20,000 Chances to Steer the Ship – Relation-ship, Friend-ship, Disciple-ship

Most women express a daily mega-load of words.  About 13,000 more than men.  What if all of those words were uplifting?


God says that the tongue is hard to tame, full of poison, and that it’s like a small rudder that’s capable of steering a large ship.  Recently, after sensing sadness within my home, I prayed and asked God to show me what my part was in this.  He revealed that I’d taken my gift of words and wounded my loved-one.  God had given me the gift of words to bless and build, but I’d used them as a curse.


A woman enjoys enormous power in her femininity, which can be harnessed for good, or exploited and used for destruction.   We are very much like that small rudder that is capable of steering a large ship.  Along with the abundance of words, a woman’s mind is able to multi-task, and we usually have an enormous capability to be aware of the happenings around us.  We are natural managers, delegators and motivators.  Unfortunately, pride in our abilities can get in our way.  We remember details, so we correct or chide others when they don’t.  We are capable of juggling many tasks, so we demean others when they can’t.  When others hurt us, we wound by expertly wielding the weapon of sharp cutting remarks.


I hear your lament – “but Madeline, you have no idea how hurtful my husband has been, or how exasperating my child is, or how cruel that other woman was!”  You’re right, but I do know that life isn’t fair, and that the only person that you have control over, is yourself.  I’ve learned that when another person intentionally or unintentionally hurts me, I have no right to return the hurt.  God tells me that as a follower of Jesus Christ, I possess the same power that resurrected Him.  That’s power!  I should be able to follow His command to love my neighbor – the people that He puts along my path or in my sphere of influence.


God humbled me – I apologized and then asked for forgiveness.  I’m determined to steer this ship into peaceful, beautiful waters.  He created me as a woman, to be a guardian of hearts.  My words should be full of grace and seasoned with salt.  I should protect hearts, lift hearts, build hearts, and repair hearts.  Just as salt brings out the flavor of food, I can bring out the best in others.  I can help someone believe that they can overcome and do great things.  I can tell the truth gently, always with the motive of love, and helping another to see the best path – God’s path.  I can forgive again and again, because I hope in God’s purposes.  I can withhold my thoughts, because I understand that my wisdom is limited, and God is always working.  Most remarkably, I can speak words to heaven, interceding for others.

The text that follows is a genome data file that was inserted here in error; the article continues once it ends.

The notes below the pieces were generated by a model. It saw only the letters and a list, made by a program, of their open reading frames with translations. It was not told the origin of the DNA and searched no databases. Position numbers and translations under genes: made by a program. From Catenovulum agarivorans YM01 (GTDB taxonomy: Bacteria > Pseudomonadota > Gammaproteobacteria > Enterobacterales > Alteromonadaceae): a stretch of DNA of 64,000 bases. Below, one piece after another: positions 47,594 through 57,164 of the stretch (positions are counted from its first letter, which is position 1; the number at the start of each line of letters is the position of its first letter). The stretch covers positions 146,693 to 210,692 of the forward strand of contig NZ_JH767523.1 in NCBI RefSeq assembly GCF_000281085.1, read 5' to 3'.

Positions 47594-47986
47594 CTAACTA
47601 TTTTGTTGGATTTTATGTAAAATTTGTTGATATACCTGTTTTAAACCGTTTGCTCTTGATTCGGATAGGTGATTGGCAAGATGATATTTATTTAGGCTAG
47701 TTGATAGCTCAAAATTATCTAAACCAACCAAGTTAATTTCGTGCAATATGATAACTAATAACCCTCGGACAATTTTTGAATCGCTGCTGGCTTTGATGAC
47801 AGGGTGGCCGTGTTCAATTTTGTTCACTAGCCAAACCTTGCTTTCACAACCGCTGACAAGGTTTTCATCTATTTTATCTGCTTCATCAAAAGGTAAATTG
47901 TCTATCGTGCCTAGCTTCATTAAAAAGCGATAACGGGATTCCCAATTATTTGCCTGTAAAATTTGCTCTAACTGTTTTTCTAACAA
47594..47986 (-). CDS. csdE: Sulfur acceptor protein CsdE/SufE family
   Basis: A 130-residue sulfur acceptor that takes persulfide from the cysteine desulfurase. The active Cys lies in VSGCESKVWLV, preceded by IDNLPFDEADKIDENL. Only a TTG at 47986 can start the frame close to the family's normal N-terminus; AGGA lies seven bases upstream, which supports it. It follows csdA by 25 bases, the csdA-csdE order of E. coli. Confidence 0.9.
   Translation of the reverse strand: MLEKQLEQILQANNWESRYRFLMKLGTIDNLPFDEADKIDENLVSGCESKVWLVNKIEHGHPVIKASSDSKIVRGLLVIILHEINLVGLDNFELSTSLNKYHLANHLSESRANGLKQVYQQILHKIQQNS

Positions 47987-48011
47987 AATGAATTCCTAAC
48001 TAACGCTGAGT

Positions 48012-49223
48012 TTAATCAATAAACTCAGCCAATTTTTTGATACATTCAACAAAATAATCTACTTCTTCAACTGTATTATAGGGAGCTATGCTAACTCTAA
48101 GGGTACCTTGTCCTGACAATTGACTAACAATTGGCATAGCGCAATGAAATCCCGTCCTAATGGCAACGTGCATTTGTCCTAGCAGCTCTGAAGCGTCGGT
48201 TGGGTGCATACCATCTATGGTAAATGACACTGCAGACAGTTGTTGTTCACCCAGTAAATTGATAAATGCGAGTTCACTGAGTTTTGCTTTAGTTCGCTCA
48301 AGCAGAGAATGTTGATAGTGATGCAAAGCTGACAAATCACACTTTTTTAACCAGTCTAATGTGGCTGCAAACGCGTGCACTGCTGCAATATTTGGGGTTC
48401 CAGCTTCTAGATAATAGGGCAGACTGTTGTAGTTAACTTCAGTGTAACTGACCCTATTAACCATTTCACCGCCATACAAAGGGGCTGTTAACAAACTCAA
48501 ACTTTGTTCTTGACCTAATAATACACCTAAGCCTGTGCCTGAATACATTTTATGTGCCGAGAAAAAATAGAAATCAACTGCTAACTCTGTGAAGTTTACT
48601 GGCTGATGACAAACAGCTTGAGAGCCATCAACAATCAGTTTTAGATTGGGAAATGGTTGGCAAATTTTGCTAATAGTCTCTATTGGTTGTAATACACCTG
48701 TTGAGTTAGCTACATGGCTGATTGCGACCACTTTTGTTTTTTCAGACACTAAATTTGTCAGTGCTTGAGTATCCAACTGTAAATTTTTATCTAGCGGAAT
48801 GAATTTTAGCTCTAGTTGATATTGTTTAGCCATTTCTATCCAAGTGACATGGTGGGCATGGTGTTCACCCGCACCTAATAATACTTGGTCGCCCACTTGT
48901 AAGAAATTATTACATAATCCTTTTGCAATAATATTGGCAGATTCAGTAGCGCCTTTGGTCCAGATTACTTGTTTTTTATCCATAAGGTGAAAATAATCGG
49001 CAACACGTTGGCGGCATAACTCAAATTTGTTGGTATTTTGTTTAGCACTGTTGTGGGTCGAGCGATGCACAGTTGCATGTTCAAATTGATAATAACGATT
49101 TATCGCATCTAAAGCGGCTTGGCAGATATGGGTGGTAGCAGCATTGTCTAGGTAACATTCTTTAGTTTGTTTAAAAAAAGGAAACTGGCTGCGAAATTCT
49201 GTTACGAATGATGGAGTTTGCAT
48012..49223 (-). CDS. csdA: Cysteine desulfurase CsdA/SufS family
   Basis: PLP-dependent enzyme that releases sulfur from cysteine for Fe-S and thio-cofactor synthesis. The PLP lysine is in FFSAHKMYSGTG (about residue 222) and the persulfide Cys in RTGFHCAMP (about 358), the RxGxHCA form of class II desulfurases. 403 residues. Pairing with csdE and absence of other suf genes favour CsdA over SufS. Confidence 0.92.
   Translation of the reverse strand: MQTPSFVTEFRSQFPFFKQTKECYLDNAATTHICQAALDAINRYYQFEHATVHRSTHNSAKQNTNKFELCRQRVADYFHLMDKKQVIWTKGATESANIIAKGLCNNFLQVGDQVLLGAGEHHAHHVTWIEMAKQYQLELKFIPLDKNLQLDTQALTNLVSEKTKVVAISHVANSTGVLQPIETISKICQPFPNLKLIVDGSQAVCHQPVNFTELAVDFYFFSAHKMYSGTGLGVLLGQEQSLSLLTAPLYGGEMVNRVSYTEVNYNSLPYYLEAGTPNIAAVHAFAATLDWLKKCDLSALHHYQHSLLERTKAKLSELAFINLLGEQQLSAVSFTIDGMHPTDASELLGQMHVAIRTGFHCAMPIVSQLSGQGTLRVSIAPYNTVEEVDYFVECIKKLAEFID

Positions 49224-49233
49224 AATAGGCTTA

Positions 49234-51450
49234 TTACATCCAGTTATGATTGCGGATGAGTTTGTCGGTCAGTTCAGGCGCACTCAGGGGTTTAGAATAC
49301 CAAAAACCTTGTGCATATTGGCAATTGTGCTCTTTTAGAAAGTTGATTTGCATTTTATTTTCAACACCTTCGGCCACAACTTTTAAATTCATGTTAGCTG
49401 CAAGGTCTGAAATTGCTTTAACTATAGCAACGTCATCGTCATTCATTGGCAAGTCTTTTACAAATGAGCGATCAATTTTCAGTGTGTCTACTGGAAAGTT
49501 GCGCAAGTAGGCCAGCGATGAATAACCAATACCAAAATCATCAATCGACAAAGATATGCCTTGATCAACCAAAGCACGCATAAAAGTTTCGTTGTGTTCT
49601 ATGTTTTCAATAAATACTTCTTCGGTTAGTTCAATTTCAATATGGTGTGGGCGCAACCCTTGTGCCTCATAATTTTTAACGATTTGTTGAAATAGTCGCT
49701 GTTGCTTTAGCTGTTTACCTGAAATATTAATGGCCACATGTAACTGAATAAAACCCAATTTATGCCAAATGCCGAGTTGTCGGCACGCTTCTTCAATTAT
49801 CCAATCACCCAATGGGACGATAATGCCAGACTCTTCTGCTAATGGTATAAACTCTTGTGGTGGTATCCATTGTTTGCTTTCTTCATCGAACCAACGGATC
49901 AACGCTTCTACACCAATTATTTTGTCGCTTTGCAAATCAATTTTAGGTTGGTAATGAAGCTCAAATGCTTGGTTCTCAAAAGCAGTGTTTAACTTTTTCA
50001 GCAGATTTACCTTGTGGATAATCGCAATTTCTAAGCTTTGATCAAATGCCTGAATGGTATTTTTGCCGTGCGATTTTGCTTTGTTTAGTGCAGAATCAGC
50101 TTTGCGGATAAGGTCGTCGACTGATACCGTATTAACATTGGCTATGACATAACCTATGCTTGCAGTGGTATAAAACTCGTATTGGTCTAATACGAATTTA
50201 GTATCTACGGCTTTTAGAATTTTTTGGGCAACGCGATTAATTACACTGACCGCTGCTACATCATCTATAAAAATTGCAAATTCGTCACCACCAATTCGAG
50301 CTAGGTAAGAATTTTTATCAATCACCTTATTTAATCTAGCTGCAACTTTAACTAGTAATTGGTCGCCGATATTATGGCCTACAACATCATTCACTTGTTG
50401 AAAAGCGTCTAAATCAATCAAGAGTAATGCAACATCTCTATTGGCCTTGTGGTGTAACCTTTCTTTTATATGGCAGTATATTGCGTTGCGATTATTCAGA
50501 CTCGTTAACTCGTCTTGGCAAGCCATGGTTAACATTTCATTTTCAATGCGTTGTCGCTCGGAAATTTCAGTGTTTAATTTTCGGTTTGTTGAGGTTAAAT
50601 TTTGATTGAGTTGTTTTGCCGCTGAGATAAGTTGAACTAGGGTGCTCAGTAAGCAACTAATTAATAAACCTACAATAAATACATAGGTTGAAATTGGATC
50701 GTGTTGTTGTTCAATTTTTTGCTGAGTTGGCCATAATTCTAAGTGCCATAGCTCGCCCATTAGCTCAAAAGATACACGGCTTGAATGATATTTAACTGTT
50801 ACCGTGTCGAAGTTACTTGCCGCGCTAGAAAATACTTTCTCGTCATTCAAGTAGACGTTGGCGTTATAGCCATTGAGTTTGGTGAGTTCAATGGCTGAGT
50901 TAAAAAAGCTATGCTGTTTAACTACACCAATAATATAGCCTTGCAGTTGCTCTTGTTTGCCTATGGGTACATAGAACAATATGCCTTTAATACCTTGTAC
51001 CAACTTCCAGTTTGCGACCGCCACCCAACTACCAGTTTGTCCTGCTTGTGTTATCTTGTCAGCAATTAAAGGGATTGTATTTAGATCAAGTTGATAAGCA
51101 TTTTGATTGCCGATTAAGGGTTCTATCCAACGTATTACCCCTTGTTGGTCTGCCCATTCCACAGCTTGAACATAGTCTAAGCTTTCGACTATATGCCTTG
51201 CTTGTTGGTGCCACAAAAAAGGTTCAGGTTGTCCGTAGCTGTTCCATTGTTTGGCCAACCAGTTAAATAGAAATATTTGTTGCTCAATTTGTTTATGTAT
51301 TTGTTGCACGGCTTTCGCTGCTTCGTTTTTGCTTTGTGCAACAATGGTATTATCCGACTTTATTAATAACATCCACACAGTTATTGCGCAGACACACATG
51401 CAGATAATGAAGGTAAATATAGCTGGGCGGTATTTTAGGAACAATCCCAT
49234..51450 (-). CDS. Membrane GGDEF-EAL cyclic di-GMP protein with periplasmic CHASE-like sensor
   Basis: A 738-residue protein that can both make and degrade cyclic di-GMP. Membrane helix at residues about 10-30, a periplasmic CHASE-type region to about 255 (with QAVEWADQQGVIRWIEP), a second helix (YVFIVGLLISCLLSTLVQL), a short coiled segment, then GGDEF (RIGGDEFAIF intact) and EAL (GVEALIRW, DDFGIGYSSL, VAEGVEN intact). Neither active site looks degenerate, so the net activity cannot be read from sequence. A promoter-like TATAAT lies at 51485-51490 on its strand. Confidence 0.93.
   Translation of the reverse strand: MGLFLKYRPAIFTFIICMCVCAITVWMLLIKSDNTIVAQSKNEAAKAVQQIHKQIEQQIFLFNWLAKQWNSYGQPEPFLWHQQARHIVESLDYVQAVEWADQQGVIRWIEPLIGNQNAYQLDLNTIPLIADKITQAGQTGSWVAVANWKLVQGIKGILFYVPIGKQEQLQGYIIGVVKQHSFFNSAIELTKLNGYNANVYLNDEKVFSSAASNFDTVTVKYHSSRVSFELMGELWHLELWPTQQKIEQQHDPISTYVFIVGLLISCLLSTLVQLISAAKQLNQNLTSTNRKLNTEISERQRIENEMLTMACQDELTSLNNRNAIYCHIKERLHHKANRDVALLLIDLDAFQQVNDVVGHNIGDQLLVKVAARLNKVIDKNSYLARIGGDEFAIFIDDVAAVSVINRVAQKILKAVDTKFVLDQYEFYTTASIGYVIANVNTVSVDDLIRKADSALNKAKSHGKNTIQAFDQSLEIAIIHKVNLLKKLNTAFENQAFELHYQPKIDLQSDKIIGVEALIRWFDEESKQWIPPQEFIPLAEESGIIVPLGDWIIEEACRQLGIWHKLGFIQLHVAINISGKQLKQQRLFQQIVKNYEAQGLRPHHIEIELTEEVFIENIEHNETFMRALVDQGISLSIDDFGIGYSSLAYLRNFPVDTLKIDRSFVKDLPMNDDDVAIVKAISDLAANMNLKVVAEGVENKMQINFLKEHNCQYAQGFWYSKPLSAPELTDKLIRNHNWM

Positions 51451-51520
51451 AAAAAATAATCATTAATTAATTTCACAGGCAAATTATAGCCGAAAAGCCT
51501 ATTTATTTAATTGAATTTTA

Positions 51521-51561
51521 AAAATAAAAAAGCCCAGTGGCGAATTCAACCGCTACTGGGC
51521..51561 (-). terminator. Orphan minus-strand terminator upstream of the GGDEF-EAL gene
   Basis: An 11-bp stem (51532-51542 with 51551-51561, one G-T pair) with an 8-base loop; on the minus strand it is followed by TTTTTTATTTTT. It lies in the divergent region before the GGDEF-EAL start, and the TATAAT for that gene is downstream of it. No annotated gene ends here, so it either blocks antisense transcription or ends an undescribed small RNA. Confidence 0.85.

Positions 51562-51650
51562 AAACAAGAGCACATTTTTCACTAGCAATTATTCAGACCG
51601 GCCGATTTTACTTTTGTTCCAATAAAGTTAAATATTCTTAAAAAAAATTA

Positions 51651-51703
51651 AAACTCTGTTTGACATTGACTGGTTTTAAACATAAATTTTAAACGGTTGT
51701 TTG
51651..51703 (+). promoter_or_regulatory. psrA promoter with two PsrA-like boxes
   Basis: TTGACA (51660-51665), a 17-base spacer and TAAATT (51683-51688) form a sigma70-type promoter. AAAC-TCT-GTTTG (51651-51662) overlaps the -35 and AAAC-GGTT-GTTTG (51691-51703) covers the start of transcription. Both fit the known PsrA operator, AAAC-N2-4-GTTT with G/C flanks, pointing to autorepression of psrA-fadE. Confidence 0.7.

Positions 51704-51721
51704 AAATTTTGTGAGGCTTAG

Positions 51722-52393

Life giving words are sweet and encouraging, savory and wise.  They’re not bitter, nor are they hot.  Perhaps we could taste test our words, before we spit them out.


Thank you for taking time out of your day to read.  Your readership, reactions and comments are so encouraging to me.


Look Up

How are things going?  How are the people that you care about?  What was that?  How about me you ask?  It seems that a deluge of adversity is raining down on many that I know and care for.  Each new day brings another conversation, text, message, email or phone call – another dear one sharing their news and asking for prayer support.  Disease, marital disharmony, betrayals, relationship failures, worrisome decisions, unfair circumstances and wayward children.


Ask my husband and he’ll tell you that I carry a heavy burden for those that are dear to me.    I will go to war with my prayers.  I’m relentless until the Lord releases me.  I’ll wake up and pray.  When I’m alone at home, I’m praying.  One of my favorite times to pray is when I’m alone in my car.  Pray without ceasing, He says – no kidding.  Recently, bearing the weight, wore me out.  I found myself in a minor health crisis – an outbreak of shingles.  I imagine that stress along with a weakened immune system, allowed the sleeping virus to wake up.